Enthusiasts of the Sega Mega Drive and/or the PC Engine will no doubt be aware of the Valis series; they’re a wonderful bunch of beautiful 2D platformers starring a sword-wielding schoogirl. Their bright manga-like visuals really stood out and made it worth trying to struggle past the oftentimes brutal difficulty.

Violet Wisteria looks to recapture that magic by offering a similar style, in all its glory, coupled with a very interesting mechanic or two of its own. But will that be enough to satisfy a modern crowd?

Many thanks to the publishers for the review code.

Violet Wisteria stars the titular Wisteria as she heads out to save her kingdom from the evil wizard Maskandes. His creatures are running rampant across the realms, and it is our heroines job to put a stop to it. With her magical sword in hand, nothing will stand in her way.

The story is reminiscent of many games in the era with its simplistic tale of heroism. What helps sell it all though as a narrative are the beautiful cut-scenes that help set the scene. Sure, they won’t wow you away with the storytelling, but the aesthetic alone is enough to help make you fall in love with Wisteria and her world.


The gameplay also draws heavy inspirations from the Valis titles, as well as other 16 bit titles of that era. In addition to the colourful fantasy visuals, the game also features that same punishing platforming that should make retro enthusiasts feel right at home. What sets Wisteria apart, however, is its central gimmick: you sword is fused with colour magic, and each colour is only effective against certain enemies. If the enemies are blue, you need to hit them with red; if they’re red, you hit them with white; and finally whites are weak against blue.

This rock, paper, scissors setup is surprisingly trickier than you may think, and often forces you to stop and think for a moment before attacking. The game does helpfully place a coloured icon above their head as default to help you identify their weakness, but having to hit them with a different colour to their appearance did throw me off almost every time.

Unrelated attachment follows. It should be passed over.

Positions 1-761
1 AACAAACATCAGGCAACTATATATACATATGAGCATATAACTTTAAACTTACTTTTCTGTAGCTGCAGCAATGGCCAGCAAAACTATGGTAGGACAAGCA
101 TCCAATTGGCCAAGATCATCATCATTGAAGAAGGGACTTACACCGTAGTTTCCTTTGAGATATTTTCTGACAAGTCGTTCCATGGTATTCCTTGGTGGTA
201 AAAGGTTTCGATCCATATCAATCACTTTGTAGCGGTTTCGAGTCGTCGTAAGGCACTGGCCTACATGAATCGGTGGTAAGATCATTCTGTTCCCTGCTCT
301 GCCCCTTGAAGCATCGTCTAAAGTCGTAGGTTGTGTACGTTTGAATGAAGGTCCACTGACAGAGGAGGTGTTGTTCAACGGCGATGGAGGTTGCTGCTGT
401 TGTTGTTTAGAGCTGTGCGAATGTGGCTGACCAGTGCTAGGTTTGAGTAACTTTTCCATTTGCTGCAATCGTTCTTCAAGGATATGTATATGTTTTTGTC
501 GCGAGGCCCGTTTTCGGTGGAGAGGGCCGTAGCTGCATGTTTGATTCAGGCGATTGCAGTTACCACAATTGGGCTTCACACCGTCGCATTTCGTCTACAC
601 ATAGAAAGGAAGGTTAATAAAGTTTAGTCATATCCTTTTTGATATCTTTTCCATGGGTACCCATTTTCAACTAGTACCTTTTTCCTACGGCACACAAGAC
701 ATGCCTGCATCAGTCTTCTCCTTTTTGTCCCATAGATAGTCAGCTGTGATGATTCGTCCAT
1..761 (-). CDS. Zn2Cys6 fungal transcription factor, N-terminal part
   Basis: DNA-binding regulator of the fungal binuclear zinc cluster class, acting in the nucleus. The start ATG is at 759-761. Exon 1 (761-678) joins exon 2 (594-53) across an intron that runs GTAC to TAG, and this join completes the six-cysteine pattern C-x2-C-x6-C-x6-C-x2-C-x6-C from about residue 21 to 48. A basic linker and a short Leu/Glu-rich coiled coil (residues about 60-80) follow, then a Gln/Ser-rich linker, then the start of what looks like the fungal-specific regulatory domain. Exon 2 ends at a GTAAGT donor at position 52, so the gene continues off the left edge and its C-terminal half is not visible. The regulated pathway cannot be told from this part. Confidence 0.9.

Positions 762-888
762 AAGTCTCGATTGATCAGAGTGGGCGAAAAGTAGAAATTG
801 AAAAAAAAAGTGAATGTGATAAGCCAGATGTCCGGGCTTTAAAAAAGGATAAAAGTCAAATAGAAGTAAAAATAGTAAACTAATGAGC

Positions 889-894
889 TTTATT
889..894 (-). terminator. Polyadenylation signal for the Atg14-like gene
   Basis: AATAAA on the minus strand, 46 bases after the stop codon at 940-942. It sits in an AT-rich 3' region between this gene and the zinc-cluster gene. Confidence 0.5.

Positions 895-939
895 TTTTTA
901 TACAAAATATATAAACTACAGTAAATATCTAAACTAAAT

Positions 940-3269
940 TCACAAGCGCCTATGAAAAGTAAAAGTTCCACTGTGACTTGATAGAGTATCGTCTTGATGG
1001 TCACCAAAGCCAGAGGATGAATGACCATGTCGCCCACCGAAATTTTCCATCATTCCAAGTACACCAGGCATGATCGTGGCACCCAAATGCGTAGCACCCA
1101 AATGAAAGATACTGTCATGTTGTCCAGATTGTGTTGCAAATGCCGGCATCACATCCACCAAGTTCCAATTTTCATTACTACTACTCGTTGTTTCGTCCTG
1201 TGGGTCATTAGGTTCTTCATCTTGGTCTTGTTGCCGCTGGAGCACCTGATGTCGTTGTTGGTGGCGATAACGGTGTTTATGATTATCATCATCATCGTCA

The reason why this system is so tricky to get used to is partly down to the other central gimmick that the sword has; should you hit someone with the same colour, rather than the one they are weak to, you will be propelled backwards – thus inevitably throwing you into a pit. Or, alternatively, over one should wish to do it intentionally. It’s a neat concept that’s really rewarding when the game requires it as part of the platforming, although doing it by mistake means that you’ll probably find yourself send to a rather embarrassing death.


And deaths are very costly in this game, with them often forcing you to restart from either the start of the level or the latest checkpoint (which are very widely spaced). Wisteria does have a rather generous number of hearts on the default difficulty, which are usually sufficient for most encounters outside of boss battles, but the problem is that most of your deaths will be result of falling into a pit – which kills you instantly. It’s a very old-school approach, and with the limited number of lives and continues at your disposal, it will no doubt put many off. A practice difficulty is still available (and also still really challenging), but given that the game doesn’t allow you to reach the final stage on this mode, it’s probably not worth bothering with.

Despite the difficulty though, Violet Wisteria is a rather fun little retro throwback game that feels quite unique due to its core gimmick. Whilst I would say that it doesn’t completely work as well as you may hope, due to the constant need to stop and think about your colour choices in order to avoid an embarrassing death, but it’s still rather neat. The randomised colourisation of the enemies also ensures that you can’t simply memorise their colours in order to brute force your way through. I kinda wish it did though as the enemies are probably the blandest part of the experience, with them feeling a little generic and sometimes awkward to fight.

This is more than made up for by the vibrant and imaginative stages complete with solid platforming and excellent boss fights. These behemoths make great use of Wisteria’s colour powers, and even offer their own indicators to help you realise how best to affect them. These fights are also where you’ll probably want to make use of your magical spell, which use the same three colours as your sword albeit with unique effects for each one. The white magic, for example, shoots a narrow laser across the screen and requires that your foe is directly opposite. Magic is theoretically unlimited, as Wisteria has no magic meter, but each spell will drain your time limit thus forcing you to think about whether or not spamming spells is worth the penalty. It’s a great system that’s very well implemented.


Violet Wisteria offers a bunch of unique twists that make it stand out from most retro platformers, even if they do result in making this a tough game to master. With its punishing difficulty and limited lives, the game is clearly designed for the enjoyment of retro masochists – but I’m sure others will appreciate the solid platforming and interesting core gimmick, even if they’ll probably struggle to make it to the end!